A Variety of Talents

Students display their artistic dispositions at the annual Variety Show
Bringing back a classic, senior Sam Fultz belts out Elvis Presleys If I Can Dream. Holding every note, Fultz kept the emotion heard in the original song.
Bringing back a classic, senior Sam Fultz belts out Elvis Presley’s “If I Can Dream.” Holding every note, Fultz kept the emotion heard in the original song.
Jennifer Anaya-Serrano

From singing to dancing to instrumental acts, the Variety Show gets its name from the assortment of performances that it hosts each year. With the entirety of McHale getting filled within a matter of minutes, the show was highly anticipated by the student body.

“The past few years, we have had either a rap or a rock guitarist to give the show a grittier feel, but we have enough quality singers in this year’s show to keep the tempo going,” Director Anthony Kinney said. “Plus, this year’s show had a lot more student input on the production side, especially with the ‘Gravy Train.’”

Junior Annika LaOrange, who works as a crew head for the McHale Tech Crew, expressed that this year’s show stands out from previous years.

“Usually, it’s about 90% singing with a complementary musical instrument act,” LaOrange said. “This year’s inclusion of the ‘Gravy Train’ bit absolutely set it apart from any LHS Variety Show in the past, and people are definitely going to remember it.”

A dance performance of “Everybody Wants to Rule the World” by Lorde was choreographed by senior Gretchen Prifogle. The dance was originally a duet with someone who went to her dance studio, but she adapted it into a solo performance.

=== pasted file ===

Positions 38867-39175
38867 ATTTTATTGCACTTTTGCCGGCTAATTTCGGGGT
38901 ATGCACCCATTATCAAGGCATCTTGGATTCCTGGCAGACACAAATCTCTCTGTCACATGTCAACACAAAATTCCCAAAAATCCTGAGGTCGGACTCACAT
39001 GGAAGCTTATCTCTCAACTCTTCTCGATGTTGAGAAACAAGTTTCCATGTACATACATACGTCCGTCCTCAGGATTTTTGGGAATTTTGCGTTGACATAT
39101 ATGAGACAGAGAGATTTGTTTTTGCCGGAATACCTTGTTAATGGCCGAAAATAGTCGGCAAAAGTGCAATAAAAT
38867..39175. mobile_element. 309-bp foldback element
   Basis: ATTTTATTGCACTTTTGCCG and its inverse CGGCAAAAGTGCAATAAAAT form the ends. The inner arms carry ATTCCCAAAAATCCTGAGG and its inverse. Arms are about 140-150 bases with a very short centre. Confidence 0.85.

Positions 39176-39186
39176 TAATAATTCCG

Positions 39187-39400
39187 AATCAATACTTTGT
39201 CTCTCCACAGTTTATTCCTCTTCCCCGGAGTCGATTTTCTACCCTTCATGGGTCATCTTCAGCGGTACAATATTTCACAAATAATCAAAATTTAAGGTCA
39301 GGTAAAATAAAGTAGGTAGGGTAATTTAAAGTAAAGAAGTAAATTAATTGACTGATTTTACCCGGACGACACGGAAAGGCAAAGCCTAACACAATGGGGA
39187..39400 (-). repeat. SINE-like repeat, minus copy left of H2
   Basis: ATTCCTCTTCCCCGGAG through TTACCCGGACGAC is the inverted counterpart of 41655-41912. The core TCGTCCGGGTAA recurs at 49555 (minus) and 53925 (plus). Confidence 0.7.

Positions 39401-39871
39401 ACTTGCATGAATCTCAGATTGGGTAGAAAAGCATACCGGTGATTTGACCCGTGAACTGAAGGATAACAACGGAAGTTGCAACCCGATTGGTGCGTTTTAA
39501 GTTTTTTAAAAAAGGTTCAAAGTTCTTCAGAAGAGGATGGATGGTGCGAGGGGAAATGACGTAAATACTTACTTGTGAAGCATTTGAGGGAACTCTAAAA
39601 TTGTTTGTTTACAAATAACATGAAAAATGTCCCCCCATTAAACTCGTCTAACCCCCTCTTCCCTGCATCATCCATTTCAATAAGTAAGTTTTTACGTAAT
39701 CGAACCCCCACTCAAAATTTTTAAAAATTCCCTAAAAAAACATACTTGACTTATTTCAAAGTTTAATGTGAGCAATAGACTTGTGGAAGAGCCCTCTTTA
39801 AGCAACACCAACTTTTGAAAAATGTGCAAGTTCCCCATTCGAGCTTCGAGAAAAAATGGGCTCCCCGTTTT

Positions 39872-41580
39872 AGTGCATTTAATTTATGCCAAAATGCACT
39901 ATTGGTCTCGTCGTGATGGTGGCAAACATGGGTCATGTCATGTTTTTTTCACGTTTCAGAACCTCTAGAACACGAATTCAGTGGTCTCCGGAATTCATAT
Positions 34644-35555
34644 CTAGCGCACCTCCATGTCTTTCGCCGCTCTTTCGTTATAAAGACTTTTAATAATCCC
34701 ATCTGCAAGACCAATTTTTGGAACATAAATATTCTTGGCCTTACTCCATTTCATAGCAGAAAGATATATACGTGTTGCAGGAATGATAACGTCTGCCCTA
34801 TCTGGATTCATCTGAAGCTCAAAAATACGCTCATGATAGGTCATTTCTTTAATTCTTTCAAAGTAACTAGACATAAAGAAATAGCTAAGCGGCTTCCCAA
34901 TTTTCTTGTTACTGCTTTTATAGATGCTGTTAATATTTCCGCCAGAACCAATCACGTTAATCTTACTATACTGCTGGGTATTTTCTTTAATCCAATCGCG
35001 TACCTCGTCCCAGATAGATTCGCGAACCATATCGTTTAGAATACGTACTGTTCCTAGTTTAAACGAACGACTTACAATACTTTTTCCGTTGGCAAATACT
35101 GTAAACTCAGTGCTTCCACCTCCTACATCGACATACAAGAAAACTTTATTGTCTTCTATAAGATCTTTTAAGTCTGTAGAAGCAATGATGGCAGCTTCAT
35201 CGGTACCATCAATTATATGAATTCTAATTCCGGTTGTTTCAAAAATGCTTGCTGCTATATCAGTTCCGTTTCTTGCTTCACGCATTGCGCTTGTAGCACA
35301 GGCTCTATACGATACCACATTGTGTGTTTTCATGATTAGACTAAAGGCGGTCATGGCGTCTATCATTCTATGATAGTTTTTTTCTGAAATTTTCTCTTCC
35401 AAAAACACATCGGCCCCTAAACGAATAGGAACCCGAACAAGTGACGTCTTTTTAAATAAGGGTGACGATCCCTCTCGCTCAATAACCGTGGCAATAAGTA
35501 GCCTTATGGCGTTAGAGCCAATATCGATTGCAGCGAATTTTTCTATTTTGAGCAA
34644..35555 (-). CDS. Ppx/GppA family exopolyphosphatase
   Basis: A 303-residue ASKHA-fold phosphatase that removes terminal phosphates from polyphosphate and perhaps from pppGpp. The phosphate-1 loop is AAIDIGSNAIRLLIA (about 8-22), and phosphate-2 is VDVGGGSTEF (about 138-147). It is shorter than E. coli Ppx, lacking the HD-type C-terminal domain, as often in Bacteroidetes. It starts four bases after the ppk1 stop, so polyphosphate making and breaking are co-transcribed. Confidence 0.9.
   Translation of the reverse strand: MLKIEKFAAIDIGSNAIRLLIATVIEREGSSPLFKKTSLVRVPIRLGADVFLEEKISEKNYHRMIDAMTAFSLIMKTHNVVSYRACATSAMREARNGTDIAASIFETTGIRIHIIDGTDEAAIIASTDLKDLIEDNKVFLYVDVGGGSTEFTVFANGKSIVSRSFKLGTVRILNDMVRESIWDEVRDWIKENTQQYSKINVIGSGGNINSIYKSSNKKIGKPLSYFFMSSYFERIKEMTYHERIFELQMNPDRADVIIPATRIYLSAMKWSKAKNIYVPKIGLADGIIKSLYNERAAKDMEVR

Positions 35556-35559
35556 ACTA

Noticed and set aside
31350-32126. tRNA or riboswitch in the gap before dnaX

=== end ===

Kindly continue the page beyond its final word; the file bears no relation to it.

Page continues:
“Most of changing it to a solo was taking parts of other dances that I’ve had and piecing them together differently,” Prifogle said. “It’s easier to convey emotions with dance because you can just show the message you want to get across just from body movement.”

Junior Justin Snay has been in the Variety Show since his freshman year, and he has performed pieces that he has composed himself for all three years.

“With the piece that I composed called ‘Gloria,’ it’s originally a choir piece,” Snay said. “I took the accompaniment from it. I only kept the beginning and one part of it. I learned it a long time ago, and then all of a sudden, I randomly remembered it. I recomposed a bit of it because I don’t usually play the original thing. I like recomposing the pieces that I play.”

Snay is also a member of the Drama Club, and he has had roles in other school productions.

“With singing, it’s more structured because, for the most part, people are gonna know what you’re singing if it’s a widely known song,” Snay said. “With the piano, because I composed it, I can play anything I want. If I messed up, no one would know. With acting, I think it’s looser than playing piano or singing because you can improv if you want to. If you messed up your lines while acting, someone else would also be able to back you up.”

Although performers in the show were given a little under a month to prepare for the show after they had auditioned, they managed to pull it off well. 

“I didn’t feel like the shorter time made anything more difficult,” Kinney said. “That may have mostly to do with the talent of our students and the great job that John Vales and the McHale Tech Crew do with the show.”

Kinney also directs each year’s Winter Fantasy musical as well as the school play in the spring. 

“Directing the variety show is much looser than other productions because the creative input is from all the students,” Kinney said. “My main jobs are just picking the orders and supervising the practices.” 

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